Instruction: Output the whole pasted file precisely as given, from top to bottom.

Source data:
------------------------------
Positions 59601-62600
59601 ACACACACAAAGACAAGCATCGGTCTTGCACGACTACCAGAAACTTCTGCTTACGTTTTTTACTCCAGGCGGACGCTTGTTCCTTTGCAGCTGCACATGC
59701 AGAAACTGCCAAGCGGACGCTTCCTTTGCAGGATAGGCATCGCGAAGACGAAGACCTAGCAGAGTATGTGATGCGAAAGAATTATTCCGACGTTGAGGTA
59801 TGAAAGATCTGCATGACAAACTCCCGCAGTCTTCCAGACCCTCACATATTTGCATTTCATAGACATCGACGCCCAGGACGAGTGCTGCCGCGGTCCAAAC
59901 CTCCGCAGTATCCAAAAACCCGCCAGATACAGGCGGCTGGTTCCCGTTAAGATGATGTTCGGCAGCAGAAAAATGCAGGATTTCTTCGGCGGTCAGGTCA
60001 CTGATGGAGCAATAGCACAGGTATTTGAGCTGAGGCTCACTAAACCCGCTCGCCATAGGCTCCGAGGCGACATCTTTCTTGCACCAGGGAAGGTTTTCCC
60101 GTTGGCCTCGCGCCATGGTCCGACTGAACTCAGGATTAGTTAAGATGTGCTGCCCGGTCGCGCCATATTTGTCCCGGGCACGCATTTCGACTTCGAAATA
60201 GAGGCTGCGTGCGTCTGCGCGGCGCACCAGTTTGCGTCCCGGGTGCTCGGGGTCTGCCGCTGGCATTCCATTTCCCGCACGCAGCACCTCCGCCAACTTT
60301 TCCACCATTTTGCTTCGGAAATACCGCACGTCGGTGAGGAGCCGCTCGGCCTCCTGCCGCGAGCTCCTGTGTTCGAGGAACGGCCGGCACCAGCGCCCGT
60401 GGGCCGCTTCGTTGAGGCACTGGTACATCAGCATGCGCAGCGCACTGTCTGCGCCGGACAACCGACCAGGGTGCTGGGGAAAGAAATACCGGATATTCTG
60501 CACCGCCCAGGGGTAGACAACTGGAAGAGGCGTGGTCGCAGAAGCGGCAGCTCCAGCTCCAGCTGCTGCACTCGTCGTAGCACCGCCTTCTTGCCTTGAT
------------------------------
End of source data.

Positions 59601-62600
59601 ACACACACAAAGACAAGCATCGGTCTTGCACGACTACCAGAAACTTCTGCTTACGTTTTTTACTCCAGGCGGACGCTTGTTCCTTTGCAGCTGCACATGC
59701 AGAAACTGCCAAGCGGACGCTTCCTTTGCAGGATAGGCATCGCGAAGACGAAGACCTAGCAGAGTATGTGATGCGAAAGAATTATTCCGACGTTGAGGTA
59801 TGAAAGATCTGCATGACAAACTCCCGCAGTCTTCCAGACCCTCACATATTTGCATTTCATAGACATCGACGCCCAGGACGAGTGCTGCCGCGGTCCAAAC
59901 CTCCGCAGTATCCAAAAACCCGCCAGATACAGGCGGCTGGTTCCCGTTAAGATGATGTTCGGCAGCAGAAAAATGCAGGATTTCTTCGGCGGTCAGGTCA
60001 CTGATGGAGCAATAGCACAGGTATTTGAGCTGAGGCTCACTAAACCCGCTCGCCATAGGCTCCGAGGCGACATCTTTCTTGCACCAGGGAAGGTTTTCCC
60101 GTTGGCCTCGCGCCATGGTCCGACTGAACTCAGGATTAGTTAAGATGTGCTGCCCGGTCGCGCCATATTTGTCCCGGGCACGCATTTCGACTTCGAAATA
60201 GAGGCTGCGTGCGTCTGCGCGGCGCACCAGTTTGCGTCCCGGGTGCTCGGGGTCTGCCGCTGGCATTCCATTTCCCGCACGCAGCACCTCCGCCAACTTT
60301 TCCACCATTTTGCTTCGGAAATACCGCACGTCGGTGAGGAGCCGCTCGGCCTCCTGCCGCGAGCTCCTGTGTTCGAGGAACGGCCGGCACCAGCGCCCGT
60401 GGGCCGCTTCGTTGAGGCACTGGTACATCAGCATGCGCAGCGCACTGTCTGCGCCGGACAACCGACCAGGGTGCTGGGGAAAGAAATACCGGATATTCTG
60501 CACCGCCCAGGGGTAGACAACTGGAAGAGGCGTGGTCGCAGAAGCGGCAGCTCCAGCTCCAGCTGCTGCACTCGTCGTAGCACCGCCTTCTTGCCTTGAT